Concerning the Pharisees’ blind reaction to this man’s healing, focusing on a ridiculous religious technicality rather than an incredible miracle from God, we must all beware of how we exalt our own theology. We see the Pharisees exalting their theology above a miracle from God, but the worst exaltation of theology is to exalt it above love. Love can be found even in the judgment of God, not just in the mercy of God, but it cannot be found in pharisaical condemnation based on the traditions of men.
It’s easy to condemn the Pharisees for the traditions of men, but are we really willing to look at the Word of God (I’m referring to Jesus here, not the Bible) and the Scripture and face our own traditions that stop God’s commands from being carried out?
Oddly enough, the Pharisees had a little understanding of the idea of divinity, probably better than most of the modern church. They understood that the claim to be the Son of God was a real claim. The Son is called the Son because he really is a Son. He was actually begotten of God in the beginning, the firstborn of all creation.
Thus, referring to himself as the Son of God meant that he was equal to God. He was eternal. He was not made, and he never came into existence. The divine substance has always existed and is not created.
Equal, however, is not a universal word. There is a sense in which the Son is not equal. He will tell us in 14:28 that the Father is greater than he is. In Mark 13:32, he told us that there are things the Father knows that he does not.
Verse 19 is crucial to following God. Do we have our eyes open to what our Father is doing? Have we made any effort to be those that watch for what God is doing? Or are we concerned with our own plans and doings.
If we will give ourselves to God, we will find that he begins to intervene in our lives. Our plans will begin to go astray. Hurdles and roadblocks will arise, detouring us from our own path into his. After some time of this, you will begin to see quickly where God is going and where you should be following.
But if we complain and buck and kick, we will find that we learn nothing at all and remain carnal throughout our Christian life. This is bad because living according to the flesh will lead to our dying. It as we put the deeds of the body to death by the Spirit that we will live (Rom. 8:12-13).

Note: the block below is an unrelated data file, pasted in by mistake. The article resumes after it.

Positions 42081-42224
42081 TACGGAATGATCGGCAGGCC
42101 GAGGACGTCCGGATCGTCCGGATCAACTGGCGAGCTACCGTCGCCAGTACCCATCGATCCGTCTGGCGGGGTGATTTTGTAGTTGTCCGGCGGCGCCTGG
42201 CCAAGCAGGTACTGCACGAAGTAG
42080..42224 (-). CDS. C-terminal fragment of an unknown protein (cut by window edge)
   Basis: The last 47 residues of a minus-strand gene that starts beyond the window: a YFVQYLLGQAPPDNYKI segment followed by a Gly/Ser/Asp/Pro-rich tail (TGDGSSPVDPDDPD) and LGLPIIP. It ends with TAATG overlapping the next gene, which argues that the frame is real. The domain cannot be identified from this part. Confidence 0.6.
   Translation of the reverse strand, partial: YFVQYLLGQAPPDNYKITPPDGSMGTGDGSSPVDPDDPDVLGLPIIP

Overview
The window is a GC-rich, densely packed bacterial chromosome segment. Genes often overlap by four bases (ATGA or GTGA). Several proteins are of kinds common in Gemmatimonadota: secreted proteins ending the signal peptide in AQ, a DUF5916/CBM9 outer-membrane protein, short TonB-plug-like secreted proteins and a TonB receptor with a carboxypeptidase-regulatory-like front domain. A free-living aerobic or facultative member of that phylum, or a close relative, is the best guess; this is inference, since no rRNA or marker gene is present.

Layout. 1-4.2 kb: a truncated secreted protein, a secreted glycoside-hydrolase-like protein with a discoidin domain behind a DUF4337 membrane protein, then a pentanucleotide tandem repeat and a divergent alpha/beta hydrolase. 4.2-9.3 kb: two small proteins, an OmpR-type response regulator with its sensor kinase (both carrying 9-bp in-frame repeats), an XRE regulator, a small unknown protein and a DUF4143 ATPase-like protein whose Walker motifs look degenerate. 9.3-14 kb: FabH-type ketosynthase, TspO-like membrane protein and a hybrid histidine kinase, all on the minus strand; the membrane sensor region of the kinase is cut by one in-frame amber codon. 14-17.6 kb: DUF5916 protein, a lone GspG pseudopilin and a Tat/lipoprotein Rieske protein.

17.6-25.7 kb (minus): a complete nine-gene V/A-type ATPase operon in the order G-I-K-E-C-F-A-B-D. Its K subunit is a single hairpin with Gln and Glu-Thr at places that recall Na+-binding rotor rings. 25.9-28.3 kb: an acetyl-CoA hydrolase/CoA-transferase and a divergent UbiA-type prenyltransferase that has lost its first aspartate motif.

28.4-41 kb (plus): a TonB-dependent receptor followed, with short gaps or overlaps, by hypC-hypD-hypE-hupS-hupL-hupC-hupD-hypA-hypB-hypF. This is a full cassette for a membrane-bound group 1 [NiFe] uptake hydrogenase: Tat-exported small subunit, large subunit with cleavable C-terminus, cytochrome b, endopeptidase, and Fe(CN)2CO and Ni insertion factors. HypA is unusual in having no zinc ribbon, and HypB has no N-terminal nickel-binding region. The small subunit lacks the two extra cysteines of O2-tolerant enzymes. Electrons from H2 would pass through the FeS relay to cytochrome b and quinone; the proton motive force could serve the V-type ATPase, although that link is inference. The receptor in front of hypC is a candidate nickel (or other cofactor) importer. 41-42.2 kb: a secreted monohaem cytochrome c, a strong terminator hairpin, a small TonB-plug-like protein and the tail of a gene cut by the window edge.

I will instruct you and teach you in the way you should go. I will guid you with my eye. Don’t be like the horse or the mule, which have no understanding and whose mouth must be controlled with bit and bridle. (Ps. 32:8-9)
In verse 20, Jesus says that the Father shows him great things to do because the Father loves him. This does not leave us out! In chapter 14, Jesus tells us that we will do even greater works than he did (v. 12). That is not because any one of us is going to be more powerful than Jesus. It is because as there are many living by the Spirit of God, some with gifts of healing, some with miracles, some who teach, others who evangelize, some who shepherd, some who administrate, and many others … as we together do these things, our effect on the world and the miracles we perform will far outstrip those done by Jesus when he was living in just one body.
The fact is, anything we do is still being done by Jesus, but now he has a corporate body!!! He can work through all of us. We are called his body; in fact, we are called his very limbs (1 Cor. 12).
Jesus has a lot to say about judgment here. It is the Son who will resurrect us at the end of the age. It is the Son who will judge us.
There are two resurrections mentioned in this passage. In verse 25, Jesus is not talking about the physically dead, but about the spiritually dead (which we all are prior to knowing Jesus – Eph. 2:1-3). The dead will hear his voice and live.
In verses 27-29, he is talking about those in the graves. Notice that he says "all that are in the graves" rather than "the dead."
John 5:31-47: The Word and the Church (Advanced)
Verse 38 says something interesting. It’s important to remember. Jesus says that the Word is not living inside of the Pharisees because they don’t listen to the one God has sent. We may tend to think of that as only applying to Jesus, but that’s not true. In John’s first letter, he tells us that is true for the church as well.
We are of God. The one that knows God listens to us. The one that is not of God does not hear us. This is how we know the spirit of truth and the spirit of error. (1 Jn. 4:6)